The court noted that it had authority to make that determination pursuant to section 607(c) of the Act (750 ILCS 5/607(c) (West 2002)). Sullivan, 342 Ill. App. 3d at 565. We find that Sullivan lends little support to Kuba's argument because the court considered significantly different facts, and Sullivan was decided upon a section of the Act that is different from that considered in this appeal.
 We further note that Sullivan failed to acknowledge the Third District's previous rejection of the argument that a grandparent retained a common law right to visitation in Langman v. Langman, 325 Ill. App. 3d 101 (2001), appeal allowed, 196 Ill. 2d 544 (2001), aff'd, Wickham v. Byrne, 199 Ill. 2d 309 (2002). In Langman, the mother appealed from an order granting visitation to the parents of her deceased husband, arguing that the grandparent visitation statute was unconstitutional as applied under the circumstances. Langman, 325 Ill. App. 3d at 104-05. The grandparents argued, inter alia, that even if the statute was unconstitutional, the visitation order was authorized under Illinois common law. Langman, 325 Ill. App. 3d at 107. The appellate court held that the statute was unconstitutional as applied; and, further, that recognition of a common law right of a grandparent to seek visitation over the wish of a fit parent was in direct conflict with a fit parent's constitutionally protected right to make decisions regarding the best interest of his or her child, as discussed in Troxel v. Granville, 530 U.S. 57, 68, 147 L.Ed. 2d 49, 58, 120 S.Ct. 2054, 2061 (2000). See Langman, 325 Ill. App. 3d at 108. Accordingly, the Langman court reversed the trial court's order granting grandparent visitation rights.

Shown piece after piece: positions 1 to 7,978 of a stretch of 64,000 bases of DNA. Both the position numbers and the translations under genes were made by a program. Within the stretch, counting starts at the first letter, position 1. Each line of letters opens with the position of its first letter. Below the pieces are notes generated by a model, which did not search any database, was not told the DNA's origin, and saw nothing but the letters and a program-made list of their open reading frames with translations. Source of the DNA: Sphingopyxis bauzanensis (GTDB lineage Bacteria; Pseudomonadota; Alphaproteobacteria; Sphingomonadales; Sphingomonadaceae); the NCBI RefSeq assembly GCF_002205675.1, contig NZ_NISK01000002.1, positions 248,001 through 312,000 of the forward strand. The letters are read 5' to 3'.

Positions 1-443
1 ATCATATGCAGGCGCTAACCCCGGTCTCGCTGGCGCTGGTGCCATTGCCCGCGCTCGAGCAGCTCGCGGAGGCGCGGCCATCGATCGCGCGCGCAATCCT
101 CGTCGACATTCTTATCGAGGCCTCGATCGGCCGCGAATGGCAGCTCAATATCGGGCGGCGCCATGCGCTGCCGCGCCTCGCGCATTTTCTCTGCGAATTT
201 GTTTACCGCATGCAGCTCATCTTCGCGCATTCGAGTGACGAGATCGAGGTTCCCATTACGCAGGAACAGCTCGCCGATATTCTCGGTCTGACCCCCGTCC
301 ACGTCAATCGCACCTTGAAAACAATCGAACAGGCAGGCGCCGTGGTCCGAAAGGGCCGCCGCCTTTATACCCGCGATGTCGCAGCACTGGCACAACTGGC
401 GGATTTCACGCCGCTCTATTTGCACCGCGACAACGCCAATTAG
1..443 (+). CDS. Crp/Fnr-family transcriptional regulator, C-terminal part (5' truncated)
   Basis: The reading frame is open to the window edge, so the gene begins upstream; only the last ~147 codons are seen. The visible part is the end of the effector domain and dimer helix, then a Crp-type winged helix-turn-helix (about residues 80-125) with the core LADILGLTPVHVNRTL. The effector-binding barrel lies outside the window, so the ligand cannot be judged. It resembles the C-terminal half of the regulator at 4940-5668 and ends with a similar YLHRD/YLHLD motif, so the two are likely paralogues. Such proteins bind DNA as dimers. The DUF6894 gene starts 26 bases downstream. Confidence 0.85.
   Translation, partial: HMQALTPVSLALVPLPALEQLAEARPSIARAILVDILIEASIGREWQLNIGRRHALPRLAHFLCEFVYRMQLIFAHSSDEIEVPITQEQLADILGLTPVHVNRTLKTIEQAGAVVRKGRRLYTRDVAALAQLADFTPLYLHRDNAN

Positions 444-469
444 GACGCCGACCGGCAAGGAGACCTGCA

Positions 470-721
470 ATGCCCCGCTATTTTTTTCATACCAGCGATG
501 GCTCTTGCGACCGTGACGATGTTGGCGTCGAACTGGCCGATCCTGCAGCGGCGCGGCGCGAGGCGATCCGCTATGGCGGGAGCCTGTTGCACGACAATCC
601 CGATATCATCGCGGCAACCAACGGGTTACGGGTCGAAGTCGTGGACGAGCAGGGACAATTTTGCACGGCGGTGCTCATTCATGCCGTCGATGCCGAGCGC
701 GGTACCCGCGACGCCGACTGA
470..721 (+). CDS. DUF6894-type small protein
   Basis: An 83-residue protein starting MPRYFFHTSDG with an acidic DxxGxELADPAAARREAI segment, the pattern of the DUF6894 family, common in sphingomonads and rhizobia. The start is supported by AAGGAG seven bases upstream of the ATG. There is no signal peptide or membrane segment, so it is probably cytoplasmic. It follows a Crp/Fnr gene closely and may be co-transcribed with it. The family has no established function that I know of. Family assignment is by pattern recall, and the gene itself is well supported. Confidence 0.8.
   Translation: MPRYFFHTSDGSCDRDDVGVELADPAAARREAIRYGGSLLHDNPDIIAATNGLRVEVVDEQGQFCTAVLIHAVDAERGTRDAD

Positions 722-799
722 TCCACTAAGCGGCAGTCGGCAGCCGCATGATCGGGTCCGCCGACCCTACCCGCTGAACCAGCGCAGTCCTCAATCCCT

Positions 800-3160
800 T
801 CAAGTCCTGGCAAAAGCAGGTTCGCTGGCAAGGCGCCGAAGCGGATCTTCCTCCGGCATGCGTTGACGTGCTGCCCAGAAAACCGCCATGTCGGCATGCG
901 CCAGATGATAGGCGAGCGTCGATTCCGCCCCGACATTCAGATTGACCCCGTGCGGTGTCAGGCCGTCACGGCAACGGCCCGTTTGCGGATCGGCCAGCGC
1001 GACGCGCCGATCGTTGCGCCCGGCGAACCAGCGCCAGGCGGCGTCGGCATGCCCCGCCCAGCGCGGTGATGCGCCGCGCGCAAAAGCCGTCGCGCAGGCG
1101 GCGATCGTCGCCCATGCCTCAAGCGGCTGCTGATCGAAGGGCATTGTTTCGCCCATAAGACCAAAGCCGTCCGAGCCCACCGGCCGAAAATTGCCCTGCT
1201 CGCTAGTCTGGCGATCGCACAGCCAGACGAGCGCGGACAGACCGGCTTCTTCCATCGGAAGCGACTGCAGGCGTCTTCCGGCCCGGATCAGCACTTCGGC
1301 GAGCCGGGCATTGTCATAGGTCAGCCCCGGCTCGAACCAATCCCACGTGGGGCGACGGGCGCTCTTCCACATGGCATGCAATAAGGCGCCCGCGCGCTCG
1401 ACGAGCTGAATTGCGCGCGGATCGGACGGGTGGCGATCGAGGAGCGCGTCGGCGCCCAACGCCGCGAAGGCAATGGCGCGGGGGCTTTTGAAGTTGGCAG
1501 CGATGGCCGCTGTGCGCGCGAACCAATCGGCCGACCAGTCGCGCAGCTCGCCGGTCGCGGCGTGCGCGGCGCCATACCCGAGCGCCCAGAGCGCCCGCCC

We recognize that the Third District has recently found that a common law right to petition for grandparent visitation exists. In re M.M.D., 344 Ill. App. 3d 345 (2003), appeal allowed, 207 Ill. 2d 604 (2004). We, however, are not persuaded by the majority's reasoning in that decision and, thus, decline to follow it. In M.M.D., the majority upheld the trial court's denial of a parent's petition to terminate a previous order granting grandparent visitation on the basis that "the unconstitutionality of subsections 607(b)(1) and (b)(3) does not void the [grandparents'] visitation rights as a matter of law." M.M.D., 344 Ill. App. 3d at 349. We note that while the M.M.D. court recognized that the Third District had explicitly determined that an existing visitation order would not be authorized, by default, under common law principles in Langman, it nevertheless failed to reconcile its holding with its previous decision. See M.M.D., 344 Ill. App. 3d at 347. We are compelled by Justice Slater's dissent, in which he aptly summarizes the fatal flaw in the majority's reasoning:
 "Surely, the majority is not suggesting that the courts may, under the guise of common law, do what has been explicitly disallowed by Wickham? The visitation agreement in this case was entered into based on a void statute and is therefore also void. It infringes on [the parent's] fundamental right to raise his child and cannot be retroactively legitimized by reliance on resurrected common law principles." M.M.D., 344 Ill. App. 3d at 349 (Slater, J., dissenting).
 We find that the parties' visitation order is invalid as it is based on an unconstitutional statute. Therefore, we affirm the trial court's order.
 QUINN, P.J., and HARTMAN, J., concur.